Thousands of Denverites benefit from an unexpected partnership delivering high-speed Internet to low-income tenants who can’t afford market-rate pricing. Here’s how the “Internet Essentials” program changed one family’s life.
When 52-year-old Tara Cloe moved into a townhome in Denver’s West Colfax neighborhood – a two-story building managed by Denver Housing Authority – the new digs were a breath of fresh air. Her previous place was a one-room apartment on East Colfax Avenue that was catty-corner to a strip club.
“I had to empty my sink water outside,” Cloe says, thinking back to her former residence of 15 years. The piping below the basin was so old that Cloe’s former landlord couldn’t find replacement parts when it malfunctioned. “So he duct taped it,” Cloe says, adding, “It was terrible.”
Cloe quit her job as a personal care worker in 2006, soon after her granddaughter was born. “My daughter wasn’t able to care for her,” Cloe explains. So she did what she had to do, taking on the role of a full-time guardian — at which point Cloe’s small apartment got even more cramped.
Tara Chloe is one of many Denver Housing Authority tenants digitally connected through Comcast's Internet Essentials program. Photo by Jamie Siebrase.
“I was paying $250 for rent, and then [my landlord] raised the rent to $275,” says Cloe. “That was too high, and the house wasn’t fit to live in, to be honest.”
So Cloe “put in for housing,” she says, with the Denver Housing Authority, the largest provider of affordable housing in Colorado, serving almost 12,000 households annually.
Cloe doesn’t qualify for Section 8 Housing (AKA subsidized housing; the federal government's primary housing program for Americans living in poverty). But she secured a spot on DHA’s waitlist for affordable housing, which is housing that’s offered below market rate, for tenants falling within a certain income level.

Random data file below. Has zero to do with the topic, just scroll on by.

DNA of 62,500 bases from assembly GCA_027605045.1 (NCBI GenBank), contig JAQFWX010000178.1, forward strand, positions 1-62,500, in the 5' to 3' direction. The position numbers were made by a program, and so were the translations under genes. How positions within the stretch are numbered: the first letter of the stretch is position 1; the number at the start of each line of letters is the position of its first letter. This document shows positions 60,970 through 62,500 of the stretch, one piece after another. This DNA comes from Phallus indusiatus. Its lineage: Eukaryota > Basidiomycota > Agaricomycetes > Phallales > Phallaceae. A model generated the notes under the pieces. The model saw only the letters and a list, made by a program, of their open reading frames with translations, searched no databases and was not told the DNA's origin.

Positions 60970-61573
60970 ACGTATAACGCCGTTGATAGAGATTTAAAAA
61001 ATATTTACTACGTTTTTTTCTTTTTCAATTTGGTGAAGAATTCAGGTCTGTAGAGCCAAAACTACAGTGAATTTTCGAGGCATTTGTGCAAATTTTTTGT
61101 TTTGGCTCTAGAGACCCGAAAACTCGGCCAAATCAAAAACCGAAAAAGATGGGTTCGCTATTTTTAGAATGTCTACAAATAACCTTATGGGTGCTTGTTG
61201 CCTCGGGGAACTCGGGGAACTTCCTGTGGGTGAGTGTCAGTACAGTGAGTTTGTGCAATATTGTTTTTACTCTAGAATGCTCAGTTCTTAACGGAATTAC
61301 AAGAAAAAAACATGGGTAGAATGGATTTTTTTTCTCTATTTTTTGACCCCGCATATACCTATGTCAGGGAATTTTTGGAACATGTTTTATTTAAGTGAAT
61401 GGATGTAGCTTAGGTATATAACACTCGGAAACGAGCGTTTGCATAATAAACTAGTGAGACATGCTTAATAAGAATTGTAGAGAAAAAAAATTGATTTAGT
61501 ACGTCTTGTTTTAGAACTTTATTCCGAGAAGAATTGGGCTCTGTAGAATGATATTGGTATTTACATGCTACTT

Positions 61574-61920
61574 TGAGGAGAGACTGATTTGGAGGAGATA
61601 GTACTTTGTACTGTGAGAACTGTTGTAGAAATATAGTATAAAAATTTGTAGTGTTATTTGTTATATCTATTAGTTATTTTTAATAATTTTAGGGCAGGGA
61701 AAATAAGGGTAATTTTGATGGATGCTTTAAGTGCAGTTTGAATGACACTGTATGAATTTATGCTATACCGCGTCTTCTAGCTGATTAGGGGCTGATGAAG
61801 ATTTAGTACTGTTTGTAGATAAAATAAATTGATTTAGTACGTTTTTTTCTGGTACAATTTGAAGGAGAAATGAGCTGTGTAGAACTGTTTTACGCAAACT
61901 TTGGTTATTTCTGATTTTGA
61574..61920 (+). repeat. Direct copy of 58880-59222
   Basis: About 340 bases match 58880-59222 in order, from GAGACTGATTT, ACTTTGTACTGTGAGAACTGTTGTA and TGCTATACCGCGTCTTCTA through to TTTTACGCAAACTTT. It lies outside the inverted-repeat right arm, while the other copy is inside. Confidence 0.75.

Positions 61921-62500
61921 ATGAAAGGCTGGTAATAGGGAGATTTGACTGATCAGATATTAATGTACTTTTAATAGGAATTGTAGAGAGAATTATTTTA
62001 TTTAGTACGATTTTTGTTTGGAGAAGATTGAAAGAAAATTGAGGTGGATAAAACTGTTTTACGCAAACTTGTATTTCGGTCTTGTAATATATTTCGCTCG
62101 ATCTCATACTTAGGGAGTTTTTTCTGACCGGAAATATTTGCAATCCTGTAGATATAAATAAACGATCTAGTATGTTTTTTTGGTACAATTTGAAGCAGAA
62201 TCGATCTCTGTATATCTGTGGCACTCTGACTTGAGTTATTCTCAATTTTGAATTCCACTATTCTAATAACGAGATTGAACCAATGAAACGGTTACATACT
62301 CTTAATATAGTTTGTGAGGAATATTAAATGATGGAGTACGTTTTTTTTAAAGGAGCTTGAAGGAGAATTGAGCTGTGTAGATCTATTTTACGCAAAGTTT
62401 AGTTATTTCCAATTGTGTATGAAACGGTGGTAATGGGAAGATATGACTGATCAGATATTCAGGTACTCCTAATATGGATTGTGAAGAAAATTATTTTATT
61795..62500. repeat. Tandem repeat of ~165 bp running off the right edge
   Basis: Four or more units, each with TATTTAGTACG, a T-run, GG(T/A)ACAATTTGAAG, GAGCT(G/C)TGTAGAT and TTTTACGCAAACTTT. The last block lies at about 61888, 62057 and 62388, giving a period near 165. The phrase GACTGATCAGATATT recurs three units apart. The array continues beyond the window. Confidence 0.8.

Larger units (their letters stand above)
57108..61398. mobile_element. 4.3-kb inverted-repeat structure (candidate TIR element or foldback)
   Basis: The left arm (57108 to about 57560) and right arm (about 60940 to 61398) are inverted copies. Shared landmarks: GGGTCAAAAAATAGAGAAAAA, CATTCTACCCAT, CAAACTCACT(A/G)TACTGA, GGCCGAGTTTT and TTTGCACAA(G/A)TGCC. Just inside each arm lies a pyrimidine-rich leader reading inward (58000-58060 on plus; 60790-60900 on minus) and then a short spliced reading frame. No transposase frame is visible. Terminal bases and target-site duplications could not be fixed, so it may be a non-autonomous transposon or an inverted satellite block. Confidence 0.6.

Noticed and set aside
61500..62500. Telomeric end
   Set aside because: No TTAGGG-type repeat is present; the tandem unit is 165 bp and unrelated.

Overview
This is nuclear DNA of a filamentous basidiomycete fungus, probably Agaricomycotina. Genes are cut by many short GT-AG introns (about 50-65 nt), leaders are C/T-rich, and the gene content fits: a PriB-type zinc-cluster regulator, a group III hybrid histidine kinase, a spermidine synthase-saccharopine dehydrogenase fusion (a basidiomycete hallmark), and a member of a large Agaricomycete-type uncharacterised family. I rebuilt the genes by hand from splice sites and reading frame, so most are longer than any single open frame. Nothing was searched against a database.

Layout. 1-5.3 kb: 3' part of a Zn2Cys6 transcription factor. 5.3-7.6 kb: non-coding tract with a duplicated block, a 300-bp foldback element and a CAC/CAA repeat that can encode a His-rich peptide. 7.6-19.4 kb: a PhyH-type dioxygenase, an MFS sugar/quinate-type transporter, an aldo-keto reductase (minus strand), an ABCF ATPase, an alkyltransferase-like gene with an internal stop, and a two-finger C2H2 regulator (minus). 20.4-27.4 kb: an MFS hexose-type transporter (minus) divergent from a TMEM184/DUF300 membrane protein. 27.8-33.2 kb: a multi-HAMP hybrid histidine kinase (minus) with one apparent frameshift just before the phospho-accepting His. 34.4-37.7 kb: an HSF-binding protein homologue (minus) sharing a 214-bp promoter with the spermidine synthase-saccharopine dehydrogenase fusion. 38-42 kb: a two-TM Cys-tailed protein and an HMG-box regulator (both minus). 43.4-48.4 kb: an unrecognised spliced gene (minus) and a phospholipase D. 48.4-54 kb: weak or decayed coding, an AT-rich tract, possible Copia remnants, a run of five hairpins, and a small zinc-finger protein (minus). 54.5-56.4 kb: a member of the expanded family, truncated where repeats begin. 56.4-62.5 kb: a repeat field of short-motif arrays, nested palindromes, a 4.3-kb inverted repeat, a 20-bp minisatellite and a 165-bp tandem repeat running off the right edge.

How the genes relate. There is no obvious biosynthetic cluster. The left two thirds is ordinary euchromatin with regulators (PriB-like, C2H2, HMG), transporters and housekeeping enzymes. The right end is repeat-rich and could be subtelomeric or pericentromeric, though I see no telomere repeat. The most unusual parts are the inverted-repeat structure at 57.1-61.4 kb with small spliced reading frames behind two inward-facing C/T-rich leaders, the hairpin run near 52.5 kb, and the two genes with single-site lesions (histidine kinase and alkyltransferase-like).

According to DHA’s website, it can take six to 12 months to move to the top of the affordable housing wait list. In 2008, about a year after adding her name to the wait list, Cloe got word she’d landed an apartment at Westridge Homes, a red brick townhome community a few blocks south of Sloans Lake.
She and her granddaughter have plenty a space, now, and nobody has to empty stagnant sink water into the grass.
“I love it here,” Cloe says. “It’s close to the doctor where I go, and there’s a library down the street.” The flat she shares with her granddaughter is also within walking distance to DHA’s Mulroy Opportunity Center, where Cloe serves as vice president for the Westridge LRC, and attends monthly resident council meetings. The Mulroy Opportunity Center has plenty of other functions, too.
Wiring Public Housing
The first phone number I’m given for Cloe isn’t the right number. But I’ve got an email address, too, and Cloe and I find it’s easiest to correspond that way.
The Mulroy Opportunity Center. Comcast assisted DHA with a $100,000 grant to upgrade digital technology.
We set up an interview, and then reschedule it twice — each time relying on Gmail and Comcast to relay our messages. In fact, our interview might not have been possible without Comcast, which has been providing low-cost internet service to eligible individuals through its Internet Essentials program since 2011.
Internet Essentials is Comcast’s low-income broadband accessibility program. “We launched the program with the goal of bridging the digital divide,” says Mary Spillane, Comcast’s director of community investment. “There are thousands of individuals who aren’t connected because of financial challenges, and we thought that as a company we were uniquely positioned to provide this program.”
Initially Internet Essentials was only offered to families with children who qualified for the National School Lunch program.